Procedure

Translation of the PsyMate

We freely downloaded the English version of the PsyMate scale [34] with permission from the copyright holder. To develop the K-PsyMate scale, we used the translation/back translation approach. We employed a committee approach for translation, in which we consulted 3 nursing professors who were fluent in both English and Korean to translate the English version of PsyMate [25]. Through this method, we identified language and cultural differences in selecting words. The translated PsyMate items were prepared for back translation during which we consulted 3 different nursing professors who were fluent in both English and Korean. The research team compared the back-translated PsyMate with the original English version to confirm that the translated Korean version was accurate. After confirming the translated Korean version through back translation, the research team finalized the K-PsyMate draft. This draft was then evaluated by a linguist of the Korean language prior to determining the final version. Eventually, the K-PsyMate version was finalized by the research team.

Data Collection

While obtaining informed consent from each patient, members of the research team obtained baseline data on demographic and disease-specific information by using the structured questionnaire and on mood status by using the HADS. They helped each participant install the mobile app on their mobile phone and register themselves, and they provided time for practice. Participants selected the EMA sampling period to assess momentary moods according to their convenience. They were guided by an alarm to respond 4 times a day for 7 consecutive days (4 times × 7 days = 28 times/person) at 60-minute blocked semirandom intervals. Notifications were sent in the morning between 8 AM and 9 AM, early afternoon between noon and 1 pm, evening between 5 PM and 6 PM, and at night between 9 PM and 10 PM. A reminder for each scheduled measurement was sent to the participants who did not input the response within 45 minutes after the first notification. The contact numbers and the email addresses of the members of the research team were given to the participants to contact the team if they had any questions or if they faced any difficulties during the assessment period. Finally, patients were requested to complete a 10-item survey at the end of the EMA session on the usability of the EMA method using a mobile app, including an open-ended question.

Statistical Analysis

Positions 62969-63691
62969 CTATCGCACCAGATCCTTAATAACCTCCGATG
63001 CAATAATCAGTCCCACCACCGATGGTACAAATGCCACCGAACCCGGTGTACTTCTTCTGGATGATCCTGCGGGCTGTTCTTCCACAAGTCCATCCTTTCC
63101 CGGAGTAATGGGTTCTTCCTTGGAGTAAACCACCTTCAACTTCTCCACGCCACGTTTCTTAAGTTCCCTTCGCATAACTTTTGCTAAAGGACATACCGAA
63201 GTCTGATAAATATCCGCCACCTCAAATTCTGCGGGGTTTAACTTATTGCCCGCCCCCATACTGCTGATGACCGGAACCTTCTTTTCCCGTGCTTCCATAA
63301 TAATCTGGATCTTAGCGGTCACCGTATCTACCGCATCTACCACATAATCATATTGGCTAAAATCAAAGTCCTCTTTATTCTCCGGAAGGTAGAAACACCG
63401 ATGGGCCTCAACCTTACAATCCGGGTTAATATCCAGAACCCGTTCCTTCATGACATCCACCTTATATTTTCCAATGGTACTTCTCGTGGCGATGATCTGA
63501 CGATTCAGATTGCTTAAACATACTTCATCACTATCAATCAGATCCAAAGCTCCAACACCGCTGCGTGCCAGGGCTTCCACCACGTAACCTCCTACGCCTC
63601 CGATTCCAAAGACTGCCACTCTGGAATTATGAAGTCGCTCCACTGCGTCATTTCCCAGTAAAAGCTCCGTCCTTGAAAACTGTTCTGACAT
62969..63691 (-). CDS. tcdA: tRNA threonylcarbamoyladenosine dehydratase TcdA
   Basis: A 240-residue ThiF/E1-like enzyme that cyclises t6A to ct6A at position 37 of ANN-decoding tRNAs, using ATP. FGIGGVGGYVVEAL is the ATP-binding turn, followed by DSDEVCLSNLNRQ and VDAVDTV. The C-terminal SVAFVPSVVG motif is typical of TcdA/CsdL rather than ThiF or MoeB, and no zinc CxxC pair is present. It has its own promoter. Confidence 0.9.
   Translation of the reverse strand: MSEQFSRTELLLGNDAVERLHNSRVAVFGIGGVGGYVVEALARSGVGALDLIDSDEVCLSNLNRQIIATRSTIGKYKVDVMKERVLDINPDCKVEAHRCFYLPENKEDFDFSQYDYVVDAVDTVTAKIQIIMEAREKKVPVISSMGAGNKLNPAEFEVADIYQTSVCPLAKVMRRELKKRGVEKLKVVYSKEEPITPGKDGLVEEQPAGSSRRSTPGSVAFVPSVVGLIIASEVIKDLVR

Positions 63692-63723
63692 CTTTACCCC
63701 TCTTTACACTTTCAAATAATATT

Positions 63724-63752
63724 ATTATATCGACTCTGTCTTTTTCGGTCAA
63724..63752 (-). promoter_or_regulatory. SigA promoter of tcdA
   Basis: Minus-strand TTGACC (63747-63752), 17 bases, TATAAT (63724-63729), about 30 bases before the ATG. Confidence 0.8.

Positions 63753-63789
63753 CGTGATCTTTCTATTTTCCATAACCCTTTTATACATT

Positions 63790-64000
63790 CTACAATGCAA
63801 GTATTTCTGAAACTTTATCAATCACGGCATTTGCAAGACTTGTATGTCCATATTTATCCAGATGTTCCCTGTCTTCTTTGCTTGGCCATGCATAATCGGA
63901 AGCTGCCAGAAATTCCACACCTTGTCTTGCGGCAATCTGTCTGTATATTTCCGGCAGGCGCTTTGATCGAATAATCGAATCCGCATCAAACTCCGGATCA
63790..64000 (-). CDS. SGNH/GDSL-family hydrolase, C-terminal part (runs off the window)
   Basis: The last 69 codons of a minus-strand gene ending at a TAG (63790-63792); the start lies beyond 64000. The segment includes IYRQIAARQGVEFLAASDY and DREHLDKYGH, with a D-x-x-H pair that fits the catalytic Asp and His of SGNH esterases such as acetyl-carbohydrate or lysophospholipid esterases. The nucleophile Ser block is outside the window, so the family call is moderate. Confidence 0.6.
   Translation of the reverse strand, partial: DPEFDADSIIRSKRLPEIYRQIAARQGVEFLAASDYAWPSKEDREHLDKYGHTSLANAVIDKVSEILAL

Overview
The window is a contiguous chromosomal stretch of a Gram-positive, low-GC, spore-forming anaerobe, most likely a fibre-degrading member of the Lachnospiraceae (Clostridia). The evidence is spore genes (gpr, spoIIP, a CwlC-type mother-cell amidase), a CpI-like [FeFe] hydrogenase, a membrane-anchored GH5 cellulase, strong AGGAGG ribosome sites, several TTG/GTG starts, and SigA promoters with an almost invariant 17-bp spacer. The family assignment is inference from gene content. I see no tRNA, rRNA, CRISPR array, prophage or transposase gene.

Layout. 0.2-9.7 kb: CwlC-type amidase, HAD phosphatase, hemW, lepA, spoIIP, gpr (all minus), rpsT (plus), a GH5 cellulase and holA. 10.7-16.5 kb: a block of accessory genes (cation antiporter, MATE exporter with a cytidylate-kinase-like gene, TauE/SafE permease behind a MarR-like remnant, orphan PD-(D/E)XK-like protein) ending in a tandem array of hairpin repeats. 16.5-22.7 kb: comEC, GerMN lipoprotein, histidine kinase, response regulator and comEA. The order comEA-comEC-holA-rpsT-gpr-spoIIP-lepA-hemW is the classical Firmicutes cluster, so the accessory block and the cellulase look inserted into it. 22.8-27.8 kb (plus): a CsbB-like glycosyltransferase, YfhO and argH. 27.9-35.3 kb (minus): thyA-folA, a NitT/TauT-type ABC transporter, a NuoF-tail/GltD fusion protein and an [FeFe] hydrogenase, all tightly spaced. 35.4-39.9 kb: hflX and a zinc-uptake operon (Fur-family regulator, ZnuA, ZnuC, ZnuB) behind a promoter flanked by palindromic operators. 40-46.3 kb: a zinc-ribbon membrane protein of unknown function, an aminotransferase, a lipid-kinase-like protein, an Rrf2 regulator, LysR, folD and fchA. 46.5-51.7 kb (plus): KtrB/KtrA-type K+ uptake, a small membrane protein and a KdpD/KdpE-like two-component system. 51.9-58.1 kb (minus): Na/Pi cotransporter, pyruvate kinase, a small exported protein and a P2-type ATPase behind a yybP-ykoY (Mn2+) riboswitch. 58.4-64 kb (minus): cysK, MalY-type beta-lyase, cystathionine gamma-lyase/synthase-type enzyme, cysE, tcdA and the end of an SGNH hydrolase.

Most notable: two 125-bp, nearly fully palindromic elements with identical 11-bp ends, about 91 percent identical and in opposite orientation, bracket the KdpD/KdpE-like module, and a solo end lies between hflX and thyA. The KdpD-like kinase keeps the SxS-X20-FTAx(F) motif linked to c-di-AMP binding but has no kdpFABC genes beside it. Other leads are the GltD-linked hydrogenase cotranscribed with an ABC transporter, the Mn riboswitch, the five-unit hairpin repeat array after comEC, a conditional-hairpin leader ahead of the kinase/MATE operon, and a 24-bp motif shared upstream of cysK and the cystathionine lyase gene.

Data were analyzed using the SPSS v.25.0 (IBM Corp). We used descriptive statistics to analyze the baseline data of the participants’ characteristics, the HADS scores, and the positive affect and negative affect of the K-PsyMate scale measured by the EMA method. We applied a 2-tailed t test and analysis of variance to examine the differences between groups according to the general characteristics. Regarding validity tests, we used the content validity index (CVI), which calculated scale-level CVI (S-CVI) and each item-level CVI (I-CVI). To assess CVI, each item was appraised by an expert panel consisting of 6 nursing professors. The CVI for each item was scored using a 4-point scale, where 1=not relevant, 2=somewhat relevant, 3=quite relevant, and 4=highly relevant. S-CVI and I-CVI were evaluated with the cut-off of S-CVI level at 0.90 and I-CVI at 0.78 [35]. We performed exploratory factor analysis (EFA) to examine construct validity using principal component analysis and varimax rotation. We also used Pearson’s correlation (r) to assess the association between the HADS and PsyMate in the previous study [25]. We calculated intraclass correlation coefficients (ICCs) for evaluating the test-retest reliability of the measurement tool. Reliability reflects both the degree of correlation and agreement between the measurements, and ICCs are an index that show the degree of correlation and agreement between the measurements [36]. Among the 10 different forms of ICC [37,38], we calculated the ICCs of each item between the first and the last measurement by mean rating, absolute agreement, and a 2-way mixed-effects model, since we tested absolute agreement of the mean of multiple measurements from a nonrandomly selected population [36]. The obtained ICC values of each item were interpreted by its 95% CI ranges [36]. The ICC estimates in the 95% CI were evaluated by considering ICC<0.50, 0.50≤ICC<0.75, 0.75≤ICC<0.90, and ICC≥0.90 as poor, moderate, good, and excellent reliability, respectively [39]. For usability evaluation, we performed descriptive analysis, 2-tailed t test, and analysis of variance, and we confirmed the results by Mann-Whitney U test and the Kruskal-Wallis test, as the dependent variable was not normally distributed.


Participants

We recruited patients with MMD from the inpatient and outpatient departments of a tertiary hospital in South Korea. We approached 119 patients of which 109 (91.6%) agreed to participate, and they were enrolled using the mobile app. Among the 109 patients, 98 (89.9%) participated in the EMA session. The data of 93 participants who provided more than 3 measurements considered as EMA data [40] and who provided 1929 responses (74.1%) out of the 2604 scheduled assessments were analyzed. The mean age of the participants was 40.59 (SD 10.06) years, and 66 of the 93 participants (71%) were women. The HADS anxiety and HADS depression scores were 7.17 (SD 3.38) and 7.14 (SD 3.51), respectively. The overall mean negative affect and positive affect scores were 2.15 (SD 1.12) and 4.70 (SD 1.31) out of 7, respectively.